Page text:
On Monday, the U.S. Supreme Court decided to allow a lower court ruling that permits same-sex marriage in five states. The Court, however, did not offer any explanation or briefings for their support of the lower court’s ruling to permit same-sex marriages in Indiana, Oklahoma, Virginia, Wisconsin and Utah. As popular as gay marriage is becoming, statistics are revealing that, similar to conventional marriage, same-sex marriages sometimes fail and end in divorce. Although conventional marriage and divorce are relatively easy in the legal sense, same-sex marriages are not so easy to dissolve.
Bureaus of vital statistics and other public records show that same-sex couples who desired to tie the legal knot have had to resort to traveling to states that recognize such unions. Once legally married, the newlyweds returned to their home state to live as married spouses. However, for the unfortunate couples whose marriages fail and the decision to divorce is made, the process in many instances is working against them. For couples living in a state that does not recognize gay marriage, divorce is not an option in their home state because it does not recognize the marriage. Without a marriage, there can be no divorce, hence the problem.
Many states like New York State that recognize same-sex marriage have divorce laws with residency requirements. In order for a gay couple to divorce in New York State, they must satisfy that state’s residency requirement. For a divorce to be granted in New York State, the least stringent of all residency requirements is that one party must have lived in New York for a minimum of one year prior to filing. Many same-sex marriage states have similar residency requirements, thus creating extreme hardships for divorce-seeking same-sex couples who live in a no-gay-marriage state.
There are also problematic social issues confronting same-sex married couples who no longer share the same marital bliss that initially united them. Complicating the difficulties in getting a same-sex divorce is the fact that if the existing law prevents their divorce, then dating someone outside the marriage is still cheating, and marrying again without divorcing is still bigamy.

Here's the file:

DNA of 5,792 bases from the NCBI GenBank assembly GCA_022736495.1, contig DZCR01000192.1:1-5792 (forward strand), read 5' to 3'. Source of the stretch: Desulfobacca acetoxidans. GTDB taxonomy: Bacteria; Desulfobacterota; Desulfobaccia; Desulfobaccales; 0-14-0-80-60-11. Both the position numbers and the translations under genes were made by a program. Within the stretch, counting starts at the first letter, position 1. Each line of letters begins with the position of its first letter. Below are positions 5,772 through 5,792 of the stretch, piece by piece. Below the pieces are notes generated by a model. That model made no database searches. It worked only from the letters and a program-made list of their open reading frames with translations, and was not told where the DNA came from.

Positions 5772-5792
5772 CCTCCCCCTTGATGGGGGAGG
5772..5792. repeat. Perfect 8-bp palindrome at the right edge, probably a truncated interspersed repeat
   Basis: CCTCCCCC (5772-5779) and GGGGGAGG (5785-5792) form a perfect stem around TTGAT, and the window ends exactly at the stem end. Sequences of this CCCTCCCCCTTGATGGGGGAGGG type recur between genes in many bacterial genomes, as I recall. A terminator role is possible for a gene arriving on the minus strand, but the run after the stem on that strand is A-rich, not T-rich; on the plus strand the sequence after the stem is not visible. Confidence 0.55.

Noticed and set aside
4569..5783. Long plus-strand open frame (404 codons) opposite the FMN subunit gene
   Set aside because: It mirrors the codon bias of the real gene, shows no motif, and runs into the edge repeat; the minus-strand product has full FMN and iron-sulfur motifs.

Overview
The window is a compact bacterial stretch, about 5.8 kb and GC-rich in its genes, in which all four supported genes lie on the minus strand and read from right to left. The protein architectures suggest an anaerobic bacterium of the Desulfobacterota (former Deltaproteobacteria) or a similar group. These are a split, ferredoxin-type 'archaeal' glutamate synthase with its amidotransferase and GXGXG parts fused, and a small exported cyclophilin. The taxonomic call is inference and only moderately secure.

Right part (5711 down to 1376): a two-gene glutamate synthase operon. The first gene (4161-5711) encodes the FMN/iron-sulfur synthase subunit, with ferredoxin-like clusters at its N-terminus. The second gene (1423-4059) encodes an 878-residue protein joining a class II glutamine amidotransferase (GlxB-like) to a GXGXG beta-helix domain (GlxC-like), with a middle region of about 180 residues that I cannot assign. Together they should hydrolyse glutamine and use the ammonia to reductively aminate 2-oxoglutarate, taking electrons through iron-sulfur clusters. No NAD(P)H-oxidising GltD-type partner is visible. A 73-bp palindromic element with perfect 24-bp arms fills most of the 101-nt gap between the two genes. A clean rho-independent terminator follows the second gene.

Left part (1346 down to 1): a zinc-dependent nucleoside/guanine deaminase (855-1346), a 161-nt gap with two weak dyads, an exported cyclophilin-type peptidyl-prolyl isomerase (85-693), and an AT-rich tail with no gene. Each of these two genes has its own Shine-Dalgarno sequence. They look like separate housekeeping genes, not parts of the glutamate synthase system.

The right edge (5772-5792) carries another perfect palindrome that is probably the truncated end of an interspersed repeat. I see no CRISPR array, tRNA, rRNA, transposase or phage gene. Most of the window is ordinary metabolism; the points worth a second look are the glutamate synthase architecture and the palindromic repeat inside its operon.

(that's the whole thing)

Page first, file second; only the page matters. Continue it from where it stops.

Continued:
Spouses in these marriages seeking to get a divorce are left with only a few not so easy options; namely one or both parties must move to a state that recognizes their same-sex marriage and then satisfy that state’s residency requirement; attempt to get the marriage annulled; or lock horns in what would likely be a long and expensive legal battle.
For same-sex couples with children, the situation becomes exponentially more complex. Due to inadequate or non-existent legal precedent and the 10th Amendment’s constitutional guarantee for the 50 states and the District of Columbia to enact their own laws, deciding child custody for same-sex parents pursuing divorce can be even more heart-breaking than in conventional divorce. When both spouses are the biological parents of different children, the resulting breakup extends to the children and could create a situation where brothers and sisters may never see each other again.
Legal experts believe that the U.S. Supreme Court’s non-decision on Monday will pave the way and make it easier for the remaining 20 states to legalize same-sex marriage. However, published reports on the subject also point out that the legalization of same-sex marriage creates an entirely new set of problems making the process of getting divorced not so easy.
By Mark Politi